PS Brighton

PS Brighton was a ferry used on the Sydney to Manly run. The biggest Manly ferry at the time and the largest paddle steamer to operate on Sydney Harbour, she was well-appointed and popular with passengers.[1]

Brighton at Circular Quay
History
Name: Brighton
Builder: Thomas B. Seath Rutherglen
Completed: 1883
Identification: O/N 83792
General characteristics
Class and type: Ferry
Tonnage: 417 gross tons
Length: 220.2 feet (67.1 m)
Beam: 23 feet (7.0 m)
Draught: 10.7 feet (3.3 m)

In the late 1800s, the Manly to Circular Quay (Sydney) ferry service was growing, and the Port Jackson Steamsboat Company was expanding. In 1878, the double-ended Fairlight was ordered from England and tug-ferry Commodore soon followed. Following an 1881 name change to Port Jackson Steamship Company, the Brighton was ordered.[2] The ship was constructed by Thomas B. Seath of Rutherglen, Scotland in 1883.[3] She was said to be a copy of the Primrose and Daisy which ran on the River Mersey, England.[1]

Her paddle wheels were driven by two A. Campbell & Son compound diagonal oscillating steam enginers generating 160 hp and then 230 hp in the 1890s. She could reach a speed of 15 knots. She had a summer capacity of 1,137 passengers - as many as the modern manly ferries - and 885 in winter.[4]

She set out from Scotland for Sydney on 2 June 1883. Near Colombo, large waves crashed over the stern and ran the full length of the decks ripping out fittings including seats. She ran aground on several occasions and lack of wind rendered her auxiliary sails useless on the voyage. Steaming down the Australian coast, the crew had to burn planking and cabin doors to keep a head of steam after almost running out of fuel close to her destination, Sydney. She arrive in Sydney on 1 September 1883.[1] At 67 metres in length, she was as long as the present day Manly ferries. With velvet coloured seats, singing canaries in cages, and polished brasswork and timber, she was popular with passengers.[5]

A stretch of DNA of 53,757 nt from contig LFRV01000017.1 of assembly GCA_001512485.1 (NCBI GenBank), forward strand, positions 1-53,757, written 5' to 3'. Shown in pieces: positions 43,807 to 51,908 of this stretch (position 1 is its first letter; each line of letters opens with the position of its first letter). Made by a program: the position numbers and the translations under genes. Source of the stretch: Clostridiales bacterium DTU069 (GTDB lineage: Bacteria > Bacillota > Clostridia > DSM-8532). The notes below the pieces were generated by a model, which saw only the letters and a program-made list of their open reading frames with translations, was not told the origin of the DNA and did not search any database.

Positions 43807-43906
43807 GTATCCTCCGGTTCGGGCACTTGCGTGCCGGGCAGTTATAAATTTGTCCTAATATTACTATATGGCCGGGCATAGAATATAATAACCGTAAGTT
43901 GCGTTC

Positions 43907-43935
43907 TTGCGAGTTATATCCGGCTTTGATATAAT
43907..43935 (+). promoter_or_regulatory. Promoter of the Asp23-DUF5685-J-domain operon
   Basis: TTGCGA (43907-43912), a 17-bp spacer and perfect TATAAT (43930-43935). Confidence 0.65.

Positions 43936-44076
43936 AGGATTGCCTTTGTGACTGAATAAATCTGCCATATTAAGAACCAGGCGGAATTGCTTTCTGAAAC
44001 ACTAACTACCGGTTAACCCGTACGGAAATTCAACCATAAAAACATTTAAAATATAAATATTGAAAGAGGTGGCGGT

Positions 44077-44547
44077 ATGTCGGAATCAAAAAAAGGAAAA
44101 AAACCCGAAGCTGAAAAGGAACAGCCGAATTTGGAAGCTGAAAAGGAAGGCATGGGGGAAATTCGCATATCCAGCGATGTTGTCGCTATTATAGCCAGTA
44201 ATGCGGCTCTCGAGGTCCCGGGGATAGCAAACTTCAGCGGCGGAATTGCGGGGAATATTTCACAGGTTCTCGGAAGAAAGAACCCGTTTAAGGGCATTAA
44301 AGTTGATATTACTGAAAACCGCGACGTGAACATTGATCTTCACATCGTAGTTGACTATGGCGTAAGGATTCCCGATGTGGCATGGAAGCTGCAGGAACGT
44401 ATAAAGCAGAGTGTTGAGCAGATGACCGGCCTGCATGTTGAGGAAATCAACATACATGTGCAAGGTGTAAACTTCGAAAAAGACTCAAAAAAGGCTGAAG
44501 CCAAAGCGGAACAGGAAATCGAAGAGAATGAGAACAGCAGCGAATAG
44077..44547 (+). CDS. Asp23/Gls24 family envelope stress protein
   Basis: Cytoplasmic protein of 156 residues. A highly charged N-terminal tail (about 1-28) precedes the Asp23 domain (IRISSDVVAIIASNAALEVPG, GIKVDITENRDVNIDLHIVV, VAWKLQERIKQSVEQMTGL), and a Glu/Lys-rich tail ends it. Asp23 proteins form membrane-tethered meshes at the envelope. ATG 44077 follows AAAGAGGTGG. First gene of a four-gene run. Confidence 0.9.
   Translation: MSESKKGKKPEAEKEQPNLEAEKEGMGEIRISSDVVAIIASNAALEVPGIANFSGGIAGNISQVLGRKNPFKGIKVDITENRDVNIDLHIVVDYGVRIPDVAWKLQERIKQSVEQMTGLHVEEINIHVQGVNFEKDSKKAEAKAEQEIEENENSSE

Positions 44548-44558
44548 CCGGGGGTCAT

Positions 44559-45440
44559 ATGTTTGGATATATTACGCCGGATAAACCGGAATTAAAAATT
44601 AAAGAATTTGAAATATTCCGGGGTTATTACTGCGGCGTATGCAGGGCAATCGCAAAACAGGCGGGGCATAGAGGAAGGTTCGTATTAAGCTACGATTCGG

She worked alongside passenger vessels Brightside (formerlay Emu), Fairlight and the tug/ferries Port Jackson, Irresistible, Commodore and Mystery. She was the last paddle steamer on the Manly run.[6]

On her way to Manly from Circular Quay on 7 August 1900, Brighton collided with the collier Brunner off Chowder Bay. Brunner's bow wedged into the side of Brighton. Brunner proceeed to Kirribilli Point and Brighton's passengers were transferred to Manly ferry Narrabeen. Brighton was taking on water and to avoid sinking, Brighton'smaster drove it onto the beach at Chowder Bay. The stern of the ferry flooded as the tide rose around the aground vessel. Damage to Brunner was minor and it quickly returned to service. Brighton however took three months to repair before re-entering service in November.[7]

She was hulked in 1916 and used as a storeship for timber exporters in Port Stephens. Her hull lies abandoned in The Duckhole at Port Stephens.

See also

References

  1. Gunter, John (1978). Across the harbour : the story of Sydney's ferries. Rigby. p. 18-19. ISBN 0727007157.
  2. Andrews, Graeme (1982). A Pictorial History of Ferries: Sydney and Surrounding Waterways. Sydney: AH & AW Reed Pty Ltd. p. 22. ISBN 0589503863.
  3. "ps Brighton". Clydebuilt ships. Archived from the original on 4 March 2016. Retrieved 13 February 2012.CS1 maint: unfit url (link)
  4. Prescott, AM (1984). Sydney Ferry Fleet. Magill South Australia: Ronald H Parsons. p. 60. ISBN 0909418306.
  5. Andrews, Graeme (1982). A Pictorial History of Ferries: Sydney and Surrounding Waterways. Sydney: AH & AW Reed Pty Ltd. p. 23. ISBN 0589503863.
  6. Gunter, John (1978). Across the harbour : the story of Sydney's ferries. Rigby. p. 72. ISBN 0727007157.
  7. "Captain forced to ground vessel at Chowder Bay to avoid sinking after collision with collier". The Manly Daily. 11 March 2017. Retrieved 10 November 2019.

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